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Background: Currently, the most promising microorganism used for the bio-production of butyric acid is Clostridium tyrobutyricum ATCC 25755§ssup§T§esup§; however, it is unable to use sucrose as a sole carbon source. Consequently, a newly isolated strain, Bacillus sp. SGP1, that was found to produce a levansucrase enzyme, which hydrolyzes sucrose into fructose and glucose, was used in a co-culture with this strain, permitting C. tyrobutyricum ATCC 25755§ssup§T§esup§ to ferment sucrose to butyric acid. Results: B. sp. SGP1 alone did not show any butyric acid production and the main metabolite produced was lactic acid. This allowed C. tyrobutyricum ATCC 25755§ssup§T§esup§ to utilize the monosaccharides resulting from the activity of levansucrase together with the lactic acid produced by B. sp. SGP1 to generate butyric acid, which was the main fermentative product within the co-culture. Furthermore, the final acetic acid concentration in the co-culture was significantly lower when compared with pure C. tyrobutyricum ATCC 25755§ssup§T§esup§ cultures grown on glucose. In fed-batch fermentations, the optimum conditions for the production of butyric acid were around pH 5.50 and a temperature of 37°C. Under these conditions, the final butyrate concentration was 34.2±1.8 g/L with yields of 0.35±0.03 g §ssub§butyrate§esub§/g §ssub§sucrose§esub§ and maximum productivity of 0.3±0.04 g/L/h. Conclusions: Using this co-culture, sucrose can be utilized as a carbon source for butyric acid production at a relatively high yield. In addition, this co-culture offers also the benefit of a greater selectivity, with butyric acid constituting 92.8% of the acids when the fermentation was terminated. © 2013 Dwidar et al.; licensee BioMed Central Ltd.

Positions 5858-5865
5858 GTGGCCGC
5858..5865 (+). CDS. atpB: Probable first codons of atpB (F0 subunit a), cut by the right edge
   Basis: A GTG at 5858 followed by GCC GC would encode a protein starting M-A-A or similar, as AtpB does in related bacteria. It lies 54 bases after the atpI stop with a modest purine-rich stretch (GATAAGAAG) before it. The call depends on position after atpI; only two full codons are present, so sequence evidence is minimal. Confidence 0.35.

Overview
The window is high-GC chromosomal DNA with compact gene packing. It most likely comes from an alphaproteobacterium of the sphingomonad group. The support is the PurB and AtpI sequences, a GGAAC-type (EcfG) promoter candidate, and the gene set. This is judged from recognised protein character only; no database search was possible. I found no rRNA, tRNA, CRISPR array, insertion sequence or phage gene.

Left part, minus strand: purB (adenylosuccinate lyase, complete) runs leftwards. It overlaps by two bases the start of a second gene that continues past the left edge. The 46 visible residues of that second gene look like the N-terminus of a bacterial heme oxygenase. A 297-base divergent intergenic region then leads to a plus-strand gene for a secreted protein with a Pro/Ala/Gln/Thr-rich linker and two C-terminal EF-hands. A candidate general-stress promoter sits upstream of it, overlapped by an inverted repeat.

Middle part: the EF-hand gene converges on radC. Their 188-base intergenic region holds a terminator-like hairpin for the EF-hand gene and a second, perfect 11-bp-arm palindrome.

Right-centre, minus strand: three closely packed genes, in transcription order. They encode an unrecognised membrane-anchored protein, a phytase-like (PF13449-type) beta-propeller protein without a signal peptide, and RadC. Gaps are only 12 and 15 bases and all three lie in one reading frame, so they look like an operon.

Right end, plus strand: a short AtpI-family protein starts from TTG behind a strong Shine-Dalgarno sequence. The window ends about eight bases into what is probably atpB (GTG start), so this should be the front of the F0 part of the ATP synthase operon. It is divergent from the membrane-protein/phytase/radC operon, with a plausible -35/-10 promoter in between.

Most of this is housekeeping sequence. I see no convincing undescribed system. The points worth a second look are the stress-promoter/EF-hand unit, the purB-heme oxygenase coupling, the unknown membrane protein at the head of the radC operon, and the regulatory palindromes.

Dwidar, M., Kim, S., Jeon, B. S., Um, Y., Mitchell, R. J., & Sang, B. I. (2013). Co-culturing a novel Bacillus strain with Clostridium tyrobutyricum ATCC 25755 to produce butyric acid from sucrose. Biotechnology for Biofuels, 6(1). https://doi.org/10.1186/1754-6834-6-35